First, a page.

I haven't done a FRT in a while.
- Mogwai, "Kids Will be Skeletons": a typical Mogwai
track; brilliant post-rock.
- The Redneck Manifesto, "Bring Your Own Blood: more
post-rock in the same general vein as Mogwai. This one is a bit
up-tempo, with a very cool rythym.
- Gogol Bordello, "Dub the Frequencies of Love: an Eastern
European gypsy punk band doing reggae. Insane, but very cool.
- Tony Levin, "Beyond My Reach: A few years ago, the god
of the Chapman stick finally started recording some of his
own music. He's got a surprisingly good voice. The album is
terrific, ranging from some solid prog tracks, to some fun pop tunes
to very well done ballads, like this one. Even in a mellow ballad
like this, he manages to work in some very impressive stick work.
- Hawkwind, "Seven by Seven": very old progressive/space
rock. I just recently discovered Hawkwind, and was very surprised. I
thought that I knew about all of the first wave of prog-rockers. And
yet, these guys are famous and influential, but I somehow totally
missed out on them. They're utterly brilliant. They've got a lot of
the typcial hallmarks of the early proggers in their sound - there's
some similarity to Van Der Graff Generator, early Genesis, Syd
Barret era Pink Floyd; but they're got their own unique distinctive
sound within that style. Really great stuff. This is a very typical
Hawkwind track; lots of very spacy sounding stuff, against a
complex structure. Highly recommended.
- IQ, "Red Dust Shadow": from early prog-rock to neo-prog.
IQ is a neo-progressive band that got started around the same time
as Marillion. They're led by a guy named Peter Nichols, who's got a
voice that sounds a lot like Peter Gabriel. They're a really
- Marillion, "Tumble Down the Years: more neo-progressive.
I'm a huge Marillion fan. I started listening to them back in 1985
or so, and I've been a continual fan ever since. This is a sweet
little romantic song from them. Typically for Marillion, even when
they do a poppy little sappy song, it's got some beautiful structure
interesting harmonies, and great transitions.
- Naftule's Dream, "Free Klez": Very radical experimental
Klezmer. Ornette Coleman meets Naftule Brandwien on acid.
- Tony Trischka, "Celtic Melody: unaccompanied banjo
played by my former banjo teacher. (He's also Bela Fleck's banjo
teacher.) Amazing technique. No one can play the banjo like Tony -
when Tony's on, not even Bela can match him. This is a medley
of a couple of very traditional Irish tunes, played with absolute
- IQ, "You Never Will: another IQ track, from the same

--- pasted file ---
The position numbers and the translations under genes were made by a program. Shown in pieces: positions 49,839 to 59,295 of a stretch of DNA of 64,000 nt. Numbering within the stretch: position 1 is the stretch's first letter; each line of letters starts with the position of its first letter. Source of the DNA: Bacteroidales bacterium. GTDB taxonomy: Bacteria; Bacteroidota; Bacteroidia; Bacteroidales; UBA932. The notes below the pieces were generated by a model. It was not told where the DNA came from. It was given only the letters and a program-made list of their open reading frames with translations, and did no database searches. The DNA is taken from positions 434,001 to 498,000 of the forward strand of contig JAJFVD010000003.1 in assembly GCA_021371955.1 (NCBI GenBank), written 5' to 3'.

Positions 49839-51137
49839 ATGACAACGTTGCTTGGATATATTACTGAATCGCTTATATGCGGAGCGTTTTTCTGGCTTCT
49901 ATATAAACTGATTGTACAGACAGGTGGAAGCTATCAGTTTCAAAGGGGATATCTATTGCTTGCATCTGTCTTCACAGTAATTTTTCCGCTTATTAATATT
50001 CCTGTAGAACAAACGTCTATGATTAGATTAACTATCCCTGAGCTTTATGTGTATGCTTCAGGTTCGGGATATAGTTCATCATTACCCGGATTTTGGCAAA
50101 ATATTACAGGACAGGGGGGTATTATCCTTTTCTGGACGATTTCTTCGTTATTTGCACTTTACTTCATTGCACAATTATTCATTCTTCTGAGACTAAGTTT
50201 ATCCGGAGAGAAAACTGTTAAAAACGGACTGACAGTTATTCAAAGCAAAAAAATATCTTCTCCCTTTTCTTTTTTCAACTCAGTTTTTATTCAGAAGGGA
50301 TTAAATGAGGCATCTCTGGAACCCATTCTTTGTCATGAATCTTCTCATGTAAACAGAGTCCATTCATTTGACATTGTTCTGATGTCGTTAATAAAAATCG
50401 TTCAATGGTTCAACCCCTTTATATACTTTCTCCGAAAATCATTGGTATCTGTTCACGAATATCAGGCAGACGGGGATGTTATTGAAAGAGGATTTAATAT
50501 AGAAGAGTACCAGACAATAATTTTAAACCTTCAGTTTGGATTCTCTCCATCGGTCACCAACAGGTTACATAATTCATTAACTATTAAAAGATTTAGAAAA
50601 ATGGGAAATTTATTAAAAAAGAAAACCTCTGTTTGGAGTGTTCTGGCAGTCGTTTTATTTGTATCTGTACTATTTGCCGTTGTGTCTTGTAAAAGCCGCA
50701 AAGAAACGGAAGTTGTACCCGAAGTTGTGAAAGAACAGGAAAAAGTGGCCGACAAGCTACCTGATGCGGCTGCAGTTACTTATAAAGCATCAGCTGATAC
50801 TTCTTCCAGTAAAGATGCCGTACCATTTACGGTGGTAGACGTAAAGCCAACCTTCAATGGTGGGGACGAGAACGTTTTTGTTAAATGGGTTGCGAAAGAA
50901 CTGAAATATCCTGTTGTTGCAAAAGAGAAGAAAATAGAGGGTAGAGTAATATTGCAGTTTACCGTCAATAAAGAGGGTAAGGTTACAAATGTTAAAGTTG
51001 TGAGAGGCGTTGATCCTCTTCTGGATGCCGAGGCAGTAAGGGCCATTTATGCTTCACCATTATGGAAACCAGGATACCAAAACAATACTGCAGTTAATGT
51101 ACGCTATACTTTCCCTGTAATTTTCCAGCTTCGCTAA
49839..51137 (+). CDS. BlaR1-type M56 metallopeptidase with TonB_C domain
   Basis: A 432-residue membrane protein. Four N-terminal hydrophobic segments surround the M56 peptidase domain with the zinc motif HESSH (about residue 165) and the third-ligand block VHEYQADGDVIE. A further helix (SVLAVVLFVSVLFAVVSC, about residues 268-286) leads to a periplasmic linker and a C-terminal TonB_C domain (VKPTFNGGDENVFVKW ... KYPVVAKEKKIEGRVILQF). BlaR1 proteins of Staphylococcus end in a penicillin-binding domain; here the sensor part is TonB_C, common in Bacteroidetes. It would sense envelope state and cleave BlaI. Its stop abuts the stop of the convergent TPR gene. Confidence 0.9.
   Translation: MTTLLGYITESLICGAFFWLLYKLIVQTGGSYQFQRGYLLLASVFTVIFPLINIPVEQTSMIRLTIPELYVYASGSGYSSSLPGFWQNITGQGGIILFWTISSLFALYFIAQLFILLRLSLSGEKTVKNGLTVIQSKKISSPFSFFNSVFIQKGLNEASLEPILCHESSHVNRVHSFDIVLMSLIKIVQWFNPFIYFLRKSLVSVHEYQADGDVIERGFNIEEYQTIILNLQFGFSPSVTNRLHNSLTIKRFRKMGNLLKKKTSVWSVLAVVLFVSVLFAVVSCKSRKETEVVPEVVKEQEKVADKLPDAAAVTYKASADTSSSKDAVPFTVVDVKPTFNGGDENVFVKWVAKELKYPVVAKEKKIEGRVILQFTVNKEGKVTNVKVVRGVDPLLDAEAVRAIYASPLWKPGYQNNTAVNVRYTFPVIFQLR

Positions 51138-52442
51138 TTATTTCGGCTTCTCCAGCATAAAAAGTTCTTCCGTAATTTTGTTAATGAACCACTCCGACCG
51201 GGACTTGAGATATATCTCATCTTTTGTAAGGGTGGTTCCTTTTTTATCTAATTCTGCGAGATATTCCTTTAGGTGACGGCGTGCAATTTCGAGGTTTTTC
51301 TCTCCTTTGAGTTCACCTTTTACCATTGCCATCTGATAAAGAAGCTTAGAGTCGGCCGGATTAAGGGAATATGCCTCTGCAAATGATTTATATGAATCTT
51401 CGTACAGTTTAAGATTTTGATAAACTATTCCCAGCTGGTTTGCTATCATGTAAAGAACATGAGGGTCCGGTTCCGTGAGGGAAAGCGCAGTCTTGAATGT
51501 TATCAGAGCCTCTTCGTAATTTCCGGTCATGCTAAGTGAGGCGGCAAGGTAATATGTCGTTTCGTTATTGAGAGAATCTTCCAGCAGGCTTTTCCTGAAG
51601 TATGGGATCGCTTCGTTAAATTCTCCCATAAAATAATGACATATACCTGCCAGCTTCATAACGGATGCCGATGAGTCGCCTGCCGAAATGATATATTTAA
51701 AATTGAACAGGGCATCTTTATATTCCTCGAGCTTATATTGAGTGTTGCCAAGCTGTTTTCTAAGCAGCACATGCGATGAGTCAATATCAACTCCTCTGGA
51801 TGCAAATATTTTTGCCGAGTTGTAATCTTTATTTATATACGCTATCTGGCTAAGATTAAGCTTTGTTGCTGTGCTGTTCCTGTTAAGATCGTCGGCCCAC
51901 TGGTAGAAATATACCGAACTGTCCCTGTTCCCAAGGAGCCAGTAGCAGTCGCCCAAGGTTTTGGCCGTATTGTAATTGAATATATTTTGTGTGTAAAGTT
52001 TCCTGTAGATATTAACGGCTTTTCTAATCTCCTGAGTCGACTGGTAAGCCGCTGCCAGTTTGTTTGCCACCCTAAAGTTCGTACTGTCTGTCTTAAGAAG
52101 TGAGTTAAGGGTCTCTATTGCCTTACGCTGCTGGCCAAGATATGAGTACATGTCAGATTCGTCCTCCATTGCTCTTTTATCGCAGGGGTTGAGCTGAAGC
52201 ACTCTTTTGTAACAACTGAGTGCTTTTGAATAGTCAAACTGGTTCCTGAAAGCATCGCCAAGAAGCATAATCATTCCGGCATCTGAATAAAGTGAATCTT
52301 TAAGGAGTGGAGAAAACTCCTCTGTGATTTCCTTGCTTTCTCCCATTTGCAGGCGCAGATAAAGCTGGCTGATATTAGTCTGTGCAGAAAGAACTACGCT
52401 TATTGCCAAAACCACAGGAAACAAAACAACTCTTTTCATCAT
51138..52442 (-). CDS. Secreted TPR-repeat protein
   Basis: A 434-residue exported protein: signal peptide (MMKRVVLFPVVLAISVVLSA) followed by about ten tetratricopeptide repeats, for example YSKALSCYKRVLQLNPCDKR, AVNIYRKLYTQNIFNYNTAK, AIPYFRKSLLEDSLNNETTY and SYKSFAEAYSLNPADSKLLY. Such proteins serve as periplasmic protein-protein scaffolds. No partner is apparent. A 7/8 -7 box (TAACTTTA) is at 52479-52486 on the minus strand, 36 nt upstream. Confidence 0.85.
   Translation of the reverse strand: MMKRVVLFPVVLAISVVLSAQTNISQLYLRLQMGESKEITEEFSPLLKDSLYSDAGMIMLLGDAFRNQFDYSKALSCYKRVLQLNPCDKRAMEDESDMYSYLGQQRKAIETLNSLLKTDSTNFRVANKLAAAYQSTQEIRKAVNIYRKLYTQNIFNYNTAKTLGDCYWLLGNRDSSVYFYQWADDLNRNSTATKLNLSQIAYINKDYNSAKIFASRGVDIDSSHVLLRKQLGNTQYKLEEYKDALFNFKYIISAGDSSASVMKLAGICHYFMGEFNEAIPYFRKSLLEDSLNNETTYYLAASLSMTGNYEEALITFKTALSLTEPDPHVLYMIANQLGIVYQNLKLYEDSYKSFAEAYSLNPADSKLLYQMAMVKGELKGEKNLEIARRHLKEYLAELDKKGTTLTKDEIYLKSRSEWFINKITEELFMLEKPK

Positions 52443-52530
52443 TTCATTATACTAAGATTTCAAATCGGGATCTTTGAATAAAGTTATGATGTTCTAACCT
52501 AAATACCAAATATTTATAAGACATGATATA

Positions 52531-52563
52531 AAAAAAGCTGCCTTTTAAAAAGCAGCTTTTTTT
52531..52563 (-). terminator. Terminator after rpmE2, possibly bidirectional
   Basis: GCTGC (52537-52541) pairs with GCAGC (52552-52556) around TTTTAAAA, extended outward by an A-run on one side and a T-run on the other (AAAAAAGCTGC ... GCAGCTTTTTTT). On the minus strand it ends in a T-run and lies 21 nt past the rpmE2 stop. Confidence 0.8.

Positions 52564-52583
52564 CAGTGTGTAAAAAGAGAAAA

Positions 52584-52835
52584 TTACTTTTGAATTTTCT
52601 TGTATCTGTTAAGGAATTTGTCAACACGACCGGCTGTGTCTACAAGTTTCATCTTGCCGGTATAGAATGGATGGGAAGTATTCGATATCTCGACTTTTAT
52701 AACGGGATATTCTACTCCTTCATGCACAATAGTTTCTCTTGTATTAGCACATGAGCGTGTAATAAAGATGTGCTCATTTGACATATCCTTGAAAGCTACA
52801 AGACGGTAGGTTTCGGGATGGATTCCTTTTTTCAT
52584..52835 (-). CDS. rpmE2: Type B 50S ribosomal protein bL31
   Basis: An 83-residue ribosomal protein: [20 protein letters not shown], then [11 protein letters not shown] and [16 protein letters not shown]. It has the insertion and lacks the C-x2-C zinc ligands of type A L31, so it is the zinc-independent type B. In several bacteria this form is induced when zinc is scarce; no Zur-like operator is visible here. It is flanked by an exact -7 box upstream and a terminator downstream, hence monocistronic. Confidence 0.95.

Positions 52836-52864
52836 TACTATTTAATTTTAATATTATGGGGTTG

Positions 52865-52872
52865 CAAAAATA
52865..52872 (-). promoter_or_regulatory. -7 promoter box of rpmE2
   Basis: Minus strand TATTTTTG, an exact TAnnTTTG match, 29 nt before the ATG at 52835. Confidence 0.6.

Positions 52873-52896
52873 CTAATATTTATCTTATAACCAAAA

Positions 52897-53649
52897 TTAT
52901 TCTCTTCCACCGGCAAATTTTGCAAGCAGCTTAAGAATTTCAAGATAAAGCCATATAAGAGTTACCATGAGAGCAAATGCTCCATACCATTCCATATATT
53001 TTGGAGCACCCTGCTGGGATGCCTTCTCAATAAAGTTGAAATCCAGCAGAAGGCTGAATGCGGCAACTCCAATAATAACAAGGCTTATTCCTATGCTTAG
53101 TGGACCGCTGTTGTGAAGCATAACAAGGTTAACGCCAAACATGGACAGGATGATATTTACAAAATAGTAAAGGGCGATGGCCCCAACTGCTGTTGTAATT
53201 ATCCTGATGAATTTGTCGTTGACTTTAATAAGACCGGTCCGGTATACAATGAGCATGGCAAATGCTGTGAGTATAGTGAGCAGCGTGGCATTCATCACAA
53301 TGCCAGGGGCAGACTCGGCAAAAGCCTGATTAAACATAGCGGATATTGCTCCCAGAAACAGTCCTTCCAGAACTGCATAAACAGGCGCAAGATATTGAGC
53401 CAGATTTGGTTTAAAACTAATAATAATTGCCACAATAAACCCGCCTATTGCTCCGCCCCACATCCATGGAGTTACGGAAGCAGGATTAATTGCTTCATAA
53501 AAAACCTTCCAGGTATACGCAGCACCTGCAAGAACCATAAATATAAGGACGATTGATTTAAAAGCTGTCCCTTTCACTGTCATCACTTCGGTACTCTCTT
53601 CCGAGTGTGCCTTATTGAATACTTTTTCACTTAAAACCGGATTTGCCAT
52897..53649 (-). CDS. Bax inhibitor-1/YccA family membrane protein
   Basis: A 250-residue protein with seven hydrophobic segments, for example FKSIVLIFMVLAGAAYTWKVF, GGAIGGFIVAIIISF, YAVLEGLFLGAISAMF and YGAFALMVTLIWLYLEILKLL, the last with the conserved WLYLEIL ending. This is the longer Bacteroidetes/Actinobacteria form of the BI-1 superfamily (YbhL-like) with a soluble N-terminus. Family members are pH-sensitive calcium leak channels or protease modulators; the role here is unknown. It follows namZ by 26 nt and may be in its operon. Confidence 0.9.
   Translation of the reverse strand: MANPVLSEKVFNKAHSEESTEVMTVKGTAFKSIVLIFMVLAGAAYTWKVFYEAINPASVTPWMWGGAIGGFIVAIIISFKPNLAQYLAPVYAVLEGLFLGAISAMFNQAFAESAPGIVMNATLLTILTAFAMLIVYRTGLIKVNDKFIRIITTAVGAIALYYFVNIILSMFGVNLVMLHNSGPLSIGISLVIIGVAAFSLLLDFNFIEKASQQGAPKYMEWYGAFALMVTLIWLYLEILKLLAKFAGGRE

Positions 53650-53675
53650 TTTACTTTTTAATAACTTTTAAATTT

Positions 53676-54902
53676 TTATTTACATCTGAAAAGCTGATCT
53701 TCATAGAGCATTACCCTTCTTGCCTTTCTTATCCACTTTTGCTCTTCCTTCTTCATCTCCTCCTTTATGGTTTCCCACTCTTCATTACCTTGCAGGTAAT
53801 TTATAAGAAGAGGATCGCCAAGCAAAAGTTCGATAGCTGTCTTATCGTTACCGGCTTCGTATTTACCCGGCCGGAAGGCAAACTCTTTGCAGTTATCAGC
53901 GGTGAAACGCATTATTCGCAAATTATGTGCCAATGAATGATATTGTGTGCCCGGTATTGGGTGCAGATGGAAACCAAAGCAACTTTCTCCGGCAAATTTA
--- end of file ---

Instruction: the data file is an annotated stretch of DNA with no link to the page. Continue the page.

album as "Red Dust Shadow".
Tony Levin and friends are great in concert, too. Good mix of his stuff plus covers of stuff he worked on in other bands like Crimson and Peter Gabriel. If he makes a tour (after current Crimson and other plans finish up), do try to catch him. He does smaller clubs (in DC he does Jaxx, which only holds about 200 or so), and loves autograph/photo sessions afterwords (unlike Crimson cohort Fripp).
Of course, given current gas prices, it may be a while before he can tour again...
Random trivia: Lemmy Kilmister was fired from Hawkwind and went on to form Motorhead (also the name of a Hawkwind song).
While I have a lot of GYBE!, Explosions in the Sky, Mono and Tarentel in my music library, the only thing I've heard from Mogwai is "Young Team". Any suggestiong about where to go next?
Pretty much everything by Mogwai is very good; they're pretty consistent.
My favorite of their albums is "Mr. Beast"; I like it even better than "Young Team".
I never understand the fuss about Young Team. Don't get me wrong, terrific album. But their sound on Mr. Beast and Happy Songs for Happy People (which I consider together as one perfect double album rather than 2 perfect single ones...) is much more evolved and original.
Young Team doesn't get to me the same way. Than again, I don't think any album get to me like Mr. Beast and Happy Songs..
I like Pat Boone.
Damn, it is tough to troll a music list that has Mogwai in it!
I have the one Naftule record I've been able to find, and a bunch of Gogol Bordello, which (I admit) a graduating student pointed me towards. Being half-Russkie/Czech, and all jazz woodwind player, and raised on odd time signatures a la the Don Ellis Orchestra, I find music like this entrancing and stimulating.
I will end with this, then: Farmer's Market, Boris Kovac and Balkan Beatbox.
The Motorhead -> Hawkwind connection has been mentioned, but I felt it relevant to note that I came upon them from the New Wave of British Heavy Metal direction, and never really considered them as prog rock in the same vain as Crimson or Floyd. I guess they're close though.